ABC’s Z. Byron Wolf reports: While many of the Democrats in the Senate remain uncommitted superdelegates, it is unlikely there will be a wave of endorsement announcements by those Senators for Sen. Barack Obama — at least not tonight.
After meeting with Democratic Senators at a weekly strategy meeting, Senate Majority Leader Harry Reid , D-NV, said that he is ready for the primary to be over and will, in the next week or so, "set an example for the rest of the Senate."
Presumably, that means he will make a public announcement about the candidate he will endorse as a superdelegate.
Reid and other party leaders have said for several days that they will encourage uncommitted superdelegates to make their endorsements known and avoid a battle at the convention in August in Denver.
However, today Reid asked Senators to "keep their decisions in their pocket" until the primaries in South Dakota and Montana are done this evening.
Watch the VIDEO HERE.
"I want the primary over. I want everyone, until the elections are over, to keep their decisions in their pocket.
Reid said that Senator Hillary Clinton should not be pressured by her Democratic Senate colleagues to get out of the race today.
"Senator Clinton needs to be left alone to get through the primary process and let it run it’s course."
Reid also said he has already spoken with Democratic Party Rules Committee Chair Dianne Feinstein about fundamental changes to the primary process. He said he hopes such reform will be one of the first things Democrats tackle next year.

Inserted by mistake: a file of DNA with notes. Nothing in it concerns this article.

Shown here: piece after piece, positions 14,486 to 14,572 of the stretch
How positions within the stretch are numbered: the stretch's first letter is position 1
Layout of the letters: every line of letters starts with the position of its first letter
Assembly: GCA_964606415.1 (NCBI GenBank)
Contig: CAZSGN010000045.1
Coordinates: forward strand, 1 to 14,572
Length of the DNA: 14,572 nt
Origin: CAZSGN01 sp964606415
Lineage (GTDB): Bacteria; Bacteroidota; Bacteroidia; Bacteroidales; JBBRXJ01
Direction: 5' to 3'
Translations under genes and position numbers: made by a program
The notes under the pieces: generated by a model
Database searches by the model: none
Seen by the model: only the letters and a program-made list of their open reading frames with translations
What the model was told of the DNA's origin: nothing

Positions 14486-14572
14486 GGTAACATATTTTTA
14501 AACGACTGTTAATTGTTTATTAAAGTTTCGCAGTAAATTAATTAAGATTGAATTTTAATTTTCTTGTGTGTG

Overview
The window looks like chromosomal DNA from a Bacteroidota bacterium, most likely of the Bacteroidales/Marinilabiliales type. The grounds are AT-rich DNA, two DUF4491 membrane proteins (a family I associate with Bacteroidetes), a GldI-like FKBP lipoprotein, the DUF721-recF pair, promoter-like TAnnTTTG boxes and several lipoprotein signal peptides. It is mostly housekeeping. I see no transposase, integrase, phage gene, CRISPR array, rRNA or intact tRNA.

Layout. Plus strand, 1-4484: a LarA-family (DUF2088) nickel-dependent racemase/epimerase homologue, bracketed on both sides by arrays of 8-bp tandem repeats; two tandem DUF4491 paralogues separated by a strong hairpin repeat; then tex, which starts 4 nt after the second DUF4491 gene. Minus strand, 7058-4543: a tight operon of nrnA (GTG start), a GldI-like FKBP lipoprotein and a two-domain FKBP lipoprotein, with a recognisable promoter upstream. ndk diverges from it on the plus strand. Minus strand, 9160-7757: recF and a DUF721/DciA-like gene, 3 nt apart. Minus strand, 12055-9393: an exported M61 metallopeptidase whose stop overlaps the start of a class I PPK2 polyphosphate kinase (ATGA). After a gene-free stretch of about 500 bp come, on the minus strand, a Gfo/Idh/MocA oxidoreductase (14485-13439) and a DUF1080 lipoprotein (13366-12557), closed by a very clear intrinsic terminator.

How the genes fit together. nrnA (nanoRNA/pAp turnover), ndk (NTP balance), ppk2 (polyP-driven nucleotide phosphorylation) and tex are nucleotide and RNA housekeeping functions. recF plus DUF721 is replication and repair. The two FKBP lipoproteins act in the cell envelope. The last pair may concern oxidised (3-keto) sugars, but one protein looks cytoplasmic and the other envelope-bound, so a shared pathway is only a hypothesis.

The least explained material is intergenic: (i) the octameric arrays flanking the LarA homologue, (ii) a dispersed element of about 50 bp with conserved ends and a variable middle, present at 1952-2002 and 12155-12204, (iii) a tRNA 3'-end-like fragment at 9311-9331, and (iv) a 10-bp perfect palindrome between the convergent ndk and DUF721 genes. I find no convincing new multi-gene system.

There are 16 uncommitted superdelegates left in the Senate, Reid included. Only four of those showed up to a meeting called yesterday by uncommitted Senators Tom Harkin, D-IA, and Ken Salazar, D-Colo, on how to move forward endorsing a candidate. Not much came of it yesterday, but maybe it was just a bit early.
Harkin and Salazar will call another meeting for Wednesday after the final primaries in South Dakota and Montana are over, and again invite all the undeclared Senators to determine how to go about endorsing. Harkin told reporters today that a number of things are on the table for that meeting, including discussions of a mass announcement by many of the remaining uncommitted superdelegates in the Senate. But he said nothing is set in stone yet.
"There is a genuine feeling that people want to bring this to a close very soon," Harkin told reporters before going into the weekly policy strategy lunch for all Democratic Senators this afternoon.
"The purpose of the meeting is because there are a lot of us, about 15 or 17 of us who are… not undecided or uncommitted, but undeclared and we wanted to see is there something we might want to do as a group or do we want to do it individually," Harkin said.
Harkin said he is not concerned that the nomination fight will jeopardize party unity in November or even in August at the Democratic National Convention.
"Passions will cool down. Things will cool down. We’ll have a nominee and we’ll all be focused as a party long before the convention," Harkin said.